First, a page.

What a great few weeks it has been! Since I received the Fuji X100s I have been shooting with it almost exclusively. From my first morning coffee to my bedtime tea, the camera has been my constant companion and witness to my daily routine. This in itself is a privilege I have given no other camera I have ever owned (except the X100).
I subscribe to the notion that you never know what you may stumble upon when wandering around with a camera in your hand. Moments and moods, so elusive, all wait to be seized. But this endeavour is only possible if a camera is always by your side – not necessarily with a clear purpose – but always close by if needed. It must become an extension of your visual and emotional senses because what sets in motion an image-making process usually arrives uninvited.
The best example of this visualization effort, unexpected and unplanned, is the first B&W image. Last week when leaving an underground parking lot, a magical ray of light coming from the entrance caught my attention. I parked the car, grabbed the camera and started going through my usual visualization effort. I knew something was missing. I passed the camera to Kasia and walked toward the entrance. As I stood there, Kasia, with her usual finesse and simplicity, captured the image below.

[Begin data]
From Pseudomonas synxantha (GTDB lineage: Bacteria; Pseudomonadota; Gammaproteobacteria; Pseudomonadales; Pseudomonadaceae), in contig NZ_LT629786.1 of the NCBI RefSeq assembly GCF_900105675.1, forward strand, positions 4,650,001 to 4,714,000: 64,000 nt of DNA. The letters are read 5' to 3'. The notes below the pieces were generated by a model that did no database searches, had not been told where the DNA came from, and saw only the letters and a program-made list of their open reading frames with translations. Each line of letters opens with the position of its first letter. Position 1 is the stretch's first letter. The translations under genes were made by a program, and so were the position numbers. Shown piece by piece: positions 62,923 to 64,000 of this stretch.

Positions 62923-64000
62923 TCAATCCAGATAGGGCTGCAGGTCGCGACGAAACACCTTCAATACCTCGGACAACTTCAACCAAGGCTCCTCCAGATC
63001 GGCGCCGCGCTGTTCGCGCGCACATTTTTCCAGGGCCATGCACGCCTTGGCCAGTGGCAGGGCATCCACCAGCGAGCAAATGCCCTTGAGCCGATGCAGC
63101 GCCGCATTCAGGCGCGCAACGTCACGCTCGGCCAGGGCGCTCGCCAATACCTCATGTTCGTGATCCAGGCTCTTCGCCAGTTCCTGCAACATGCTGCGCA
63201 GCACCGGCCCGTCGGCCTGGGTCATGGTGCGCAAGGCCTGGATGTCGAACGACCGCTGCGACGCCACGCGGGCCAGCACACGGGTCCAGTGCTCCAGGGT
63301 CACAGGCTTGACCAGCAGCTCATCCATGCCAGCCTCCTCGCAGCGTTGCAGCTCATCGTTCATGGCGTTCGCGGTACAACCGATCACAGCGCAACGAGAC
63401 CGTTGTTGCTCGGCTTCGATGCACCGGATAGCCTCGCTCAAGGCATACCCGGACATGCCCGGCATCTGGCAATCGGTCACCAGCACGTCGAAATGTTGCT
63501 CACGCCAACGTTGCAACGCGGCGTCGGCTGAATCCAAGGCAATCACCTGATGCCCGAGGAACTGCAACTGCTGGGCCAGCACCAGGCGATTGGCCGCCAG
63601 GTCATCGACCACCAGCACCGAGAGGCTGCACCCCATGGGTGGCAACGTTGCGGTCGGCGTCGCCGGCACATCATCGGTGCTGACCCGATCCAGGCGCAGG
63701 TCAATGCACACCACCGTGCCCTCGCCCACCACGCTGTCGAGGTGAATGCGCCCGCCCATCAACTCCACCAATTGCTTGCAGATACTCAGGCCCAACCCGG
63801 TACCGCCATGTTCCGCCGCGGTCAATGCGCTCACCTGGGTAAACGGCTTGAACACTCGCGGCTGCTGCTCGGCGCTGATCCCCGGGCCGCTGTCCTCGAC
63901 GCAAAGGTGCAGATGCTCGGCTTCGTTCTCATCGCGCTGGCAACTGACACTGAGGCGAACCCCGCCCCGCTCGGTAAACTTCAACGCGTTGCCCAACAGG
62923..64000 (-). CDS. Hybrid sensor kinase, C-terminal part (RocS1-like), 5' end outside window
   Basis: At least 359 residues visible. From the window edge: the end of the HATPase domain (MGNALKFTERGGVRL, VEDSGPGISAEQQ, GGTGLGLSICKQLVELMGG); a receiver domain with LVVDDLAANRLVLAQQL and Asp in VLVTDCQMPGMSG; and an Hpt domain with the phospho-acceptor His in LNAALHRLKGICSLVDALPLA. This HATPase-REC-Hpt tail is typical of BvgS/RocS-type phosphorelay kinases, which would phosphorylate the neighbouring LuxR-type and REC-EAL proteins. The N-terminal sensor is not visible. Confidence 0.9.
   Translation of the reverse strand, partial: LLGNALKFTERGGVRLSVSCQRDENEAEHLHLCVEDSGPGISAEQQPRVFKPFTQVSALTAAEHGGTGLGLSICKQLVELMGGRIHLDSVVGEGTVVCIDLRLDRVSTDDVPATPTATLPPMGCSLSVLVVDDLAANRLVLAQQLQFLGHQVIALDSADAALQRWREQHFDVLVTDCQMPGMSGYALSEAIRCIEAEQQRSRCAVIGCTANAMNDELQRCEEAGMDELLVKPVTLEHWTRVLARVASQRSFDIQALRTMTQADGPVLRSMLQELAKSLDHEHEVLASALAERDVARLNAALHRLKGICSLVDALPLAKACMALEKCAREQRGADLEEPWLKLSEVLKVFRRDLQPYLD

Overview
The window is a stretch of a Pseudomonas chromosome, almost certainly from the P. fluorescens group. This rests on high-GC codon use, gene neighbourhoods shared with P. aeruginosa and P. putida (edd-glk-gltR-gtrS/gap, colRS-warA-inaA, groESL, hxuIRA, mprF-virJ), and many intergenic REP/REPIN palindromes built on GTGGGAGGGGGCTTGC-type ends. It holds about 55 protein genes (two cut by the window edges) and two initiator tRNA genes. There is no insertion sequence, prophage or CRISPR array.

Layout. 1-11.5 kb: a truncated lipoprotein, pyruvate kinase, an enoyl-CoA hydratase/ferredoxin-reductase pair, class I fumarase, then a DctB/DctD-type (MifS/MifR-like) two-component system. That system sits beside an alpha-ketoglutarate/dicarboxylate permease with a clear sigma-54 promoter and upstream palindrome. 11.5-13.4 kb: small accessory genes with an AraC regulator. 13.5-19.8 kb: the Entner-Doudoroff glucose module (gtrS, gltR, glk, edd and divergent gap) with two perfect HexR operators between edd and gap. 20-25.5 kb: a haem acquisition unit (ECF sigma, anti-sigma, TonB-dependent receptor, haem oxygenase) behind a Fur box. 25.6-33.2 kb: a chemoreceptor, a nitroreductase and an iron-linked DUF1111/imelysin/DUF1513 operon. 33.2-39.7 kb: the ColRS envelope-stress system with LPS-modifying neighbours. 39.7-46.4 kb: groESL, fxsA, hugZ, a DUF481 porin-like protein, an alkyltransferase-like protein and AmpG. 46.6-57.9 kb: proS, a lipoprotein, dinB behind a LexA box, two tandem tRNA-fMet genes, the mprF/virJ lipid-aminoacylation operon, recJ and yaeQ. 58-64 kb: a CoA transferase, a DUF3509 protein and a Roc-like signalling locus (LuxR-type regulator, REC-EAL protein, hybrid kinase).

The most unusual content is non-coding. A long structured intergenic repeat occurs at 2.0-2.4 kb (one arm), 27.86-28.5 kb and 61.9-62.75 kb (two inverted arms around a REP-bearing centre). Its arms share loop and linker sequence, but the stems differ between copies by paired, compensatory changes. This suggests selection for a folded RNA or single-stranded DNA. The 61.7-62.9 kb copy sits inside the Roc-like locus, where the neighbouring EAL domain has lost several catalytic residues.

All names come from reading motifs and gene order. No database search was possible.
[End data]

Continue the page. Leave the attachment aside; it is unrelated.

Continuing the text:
The next image revealed itself equally unexpectedly as I walked into a familiar room and the morning light painted a nearly illusory atmosphere.
The next four images were taken during our recent road trip as we were passing by a small community called Bridesville, a tiny place with a special atmosphere – an unsettling stillness mixed with the anticipation of something that’s going to happen.
On our way back, while visiting one of the Okanagan wineries.
I know that the majority of you work in colour so here you are.
Velvia – straight from the camera
Some of you enjoyed “miniature” samples presented in my “There’s a better way” review. While I usually prefer more traditional photographs, some of you may like to entertain your senses with in-camera creations.
Dynamic tone filter – straight from the camera
There is plenty of discussion on the Internet about the quality of X-Trans sensor RAW files. There’s no question that some RAW processing programs do better than others and sometimes the files require a little different treatment than usual but in general the quality is superb (more about this in the next posts). We made a few 20 x 30 prints from the Fuji X-Pro1 (the same X-Trans sensor as X100s) and they look simply stunning.
Finally, I would like to thank you all for your feedback and kind words following my review of the Fuji X100s. I was surprised how many people could relate to the story because they had had a similar experience.
We appreciate everyone who took time to comment and/or leave your feedback. In our next blog entry, Kasia and I are going to share more images and thoughts about the Fuji X100s. We also have great imagery taken with the Fuji X-Pro1 and XF 14mm F2.8 lens. Stay tuned and focused.
© Olaf & Kasia Sztaba. All rights reserved.